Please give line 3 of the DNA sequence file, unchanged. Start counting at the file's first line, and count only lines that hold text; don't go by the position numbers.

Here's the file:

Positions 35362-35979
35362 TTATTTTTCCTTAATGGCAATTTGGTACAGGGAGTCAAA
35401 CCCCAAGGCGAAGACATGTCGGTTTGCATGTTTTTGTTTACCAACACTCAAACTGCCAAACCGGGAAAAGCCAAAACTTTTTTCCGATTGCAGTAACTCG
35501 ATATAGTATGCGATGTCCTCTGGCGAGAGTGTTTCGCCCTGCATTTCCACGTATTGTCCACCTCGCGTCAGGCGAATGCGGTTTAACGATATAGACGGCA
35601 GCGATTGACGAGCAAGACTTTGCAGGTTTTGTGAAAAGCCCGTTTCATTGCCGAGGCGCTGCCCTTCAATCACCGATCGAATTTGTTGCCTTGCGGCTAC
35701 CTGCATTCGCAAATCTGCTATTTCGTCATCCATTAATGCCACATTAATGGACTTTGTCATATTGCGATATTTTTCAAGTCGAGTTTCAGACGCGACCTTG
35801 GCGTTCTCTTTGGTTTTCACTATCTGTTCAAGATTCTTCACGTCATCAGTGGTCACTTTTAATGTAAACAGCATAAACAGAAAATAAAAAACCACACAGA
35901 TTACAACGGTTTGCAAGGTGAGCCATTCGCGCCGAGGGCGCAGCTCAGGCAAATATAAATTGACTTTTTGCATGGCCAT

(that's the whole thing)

35401 CCCCAAGGCGAAGACATGTCGGTTTGCATGTTTTTGTTTACCAACACTCAAACTGCCAAACCGGGAAAAGCCAAAACTTTTTTCCGATTGCAGTAACTCG